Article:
As far back as the 1960's, according to the local historical society, black students suffered from "low expectations from teachers" and a high dropout rate. In the early 1990's, an interracial body calling itself the Robeson Group - in homage to Paul Robeson, the most famous product of black Princeton - mobilized to recruit more black teachers and help elect the first black member to the school board.

Despite such efforts, the achievement gap remained. A tracking system for math separates students in middle school. The high school, while not formally tracked, has such a demand for seats in Advanced Placement classes and honors sections that a rigid hierarchy exists in effect. Guidance counselors find their time consumed by writing recommendation letters for seniors who routinely apply to 10 or more high-end schools.

And until the No Child Left Behind law was enacted there were no concrete consequences for failing to address the resulting disparity. Which may be why a number of black parents here credit the federal law with forcing attention on the underside of public education in Princeton. It requires all districts to reveal test results and meet performance standards by various subgroups, including race.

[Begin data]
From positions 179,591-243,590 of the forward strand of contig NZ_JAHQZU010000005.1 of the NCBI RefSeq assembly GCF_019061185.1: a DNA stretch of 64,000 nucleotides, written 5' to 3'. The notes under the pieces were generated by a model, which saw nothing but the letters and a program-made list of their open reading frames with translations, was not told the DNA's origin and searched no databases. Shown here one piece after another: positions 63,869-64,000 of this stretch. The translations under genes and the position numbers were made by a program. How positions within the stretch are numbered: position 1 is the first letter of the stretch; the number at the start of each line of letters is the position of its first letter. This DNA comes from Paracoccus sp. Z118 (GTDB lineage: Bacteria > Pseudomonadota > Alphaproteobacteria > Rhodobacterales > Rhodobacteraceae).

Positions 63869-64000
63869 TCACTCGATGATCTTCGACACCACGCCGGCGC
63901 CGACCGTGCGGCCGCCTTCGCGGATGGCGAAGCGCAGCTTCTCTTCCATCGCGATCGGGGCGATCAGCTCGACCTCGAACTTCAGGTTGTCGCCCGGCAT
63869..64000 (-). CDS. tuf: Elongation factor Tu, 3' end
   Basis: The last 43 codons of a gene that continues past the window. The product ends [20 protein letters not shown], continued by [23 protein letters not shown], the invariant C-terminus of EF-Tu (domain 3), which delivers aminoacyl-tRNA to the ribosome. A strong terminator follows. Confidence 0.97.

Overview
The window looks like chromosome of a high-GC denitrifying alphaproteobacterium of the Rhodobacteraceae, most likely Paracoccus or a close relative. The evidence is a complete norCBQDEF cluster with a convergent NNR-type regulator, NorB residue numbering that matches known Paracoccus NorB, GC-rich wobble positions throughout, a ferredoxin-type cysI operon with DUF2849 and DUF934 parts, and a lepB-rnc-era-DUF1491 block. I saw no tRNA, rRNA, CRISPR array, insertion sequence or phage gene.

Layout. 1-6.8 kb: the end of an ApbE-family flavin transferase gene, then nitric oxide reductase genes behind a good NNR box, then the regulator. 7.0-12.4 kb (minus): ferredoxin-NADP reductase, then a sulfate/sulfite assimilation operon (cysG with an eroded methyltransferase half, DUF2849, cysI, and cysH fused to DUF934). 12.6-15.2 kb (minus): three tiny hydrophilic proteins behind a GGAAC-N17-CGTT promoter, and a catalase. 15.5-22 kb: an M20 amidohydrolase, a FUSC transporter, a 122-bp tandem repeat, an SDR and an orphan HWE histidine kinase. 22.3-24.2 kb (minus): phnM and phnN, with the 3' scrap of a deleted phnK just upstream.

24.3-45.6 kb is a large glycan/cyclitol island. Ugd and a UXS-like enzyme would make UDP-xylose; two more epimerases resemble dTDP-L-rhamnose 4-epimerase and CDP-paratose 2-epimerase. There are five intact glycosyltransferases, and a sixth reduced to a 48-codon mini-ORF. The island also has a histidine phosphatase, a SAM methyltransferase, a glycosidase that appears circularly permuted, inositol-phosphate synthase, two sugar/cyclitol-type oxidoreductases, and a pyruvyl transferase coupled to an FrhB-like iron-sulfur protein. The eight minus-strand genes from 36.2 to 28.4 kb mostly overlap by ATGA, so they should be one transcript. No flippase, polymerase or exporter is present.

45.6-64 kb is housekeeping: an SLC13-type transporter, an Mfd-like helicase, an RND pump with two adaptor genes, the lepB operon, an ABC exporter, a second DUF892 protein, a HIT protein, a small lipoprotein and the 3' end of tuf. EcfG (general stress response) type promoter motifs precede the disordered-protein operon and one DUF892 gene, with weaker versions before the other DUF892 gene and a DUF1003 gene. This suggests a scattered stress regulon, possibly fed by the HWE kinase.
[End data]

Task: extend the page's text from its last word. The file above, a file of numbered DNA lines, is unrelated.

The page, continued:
"If you scratch the surface of this town, a lot of contradictions are going to emerge," said Ron Plummer, a project manager for a technology company and a co-chairman of the school district's minority education committee. "I do have some suspicions when measurements come from standardized tests alone. But if it's going to shine a bright light on the inadequacies of the system, especially as it regards children of color, then I'm all in favor."

In any case, there can be a tone of defensiveness, even smugness, among certain school leaders in Princeton. "We're proud of our F," said Lewis Goldstein, the assistant superintendent, referring to the contradiction between the district's overall success and its standing under No Child Left Behind. "It's as if you handed in your homework and the teacher handed it back and you got a 98 on it and an F. That's the situation we're in."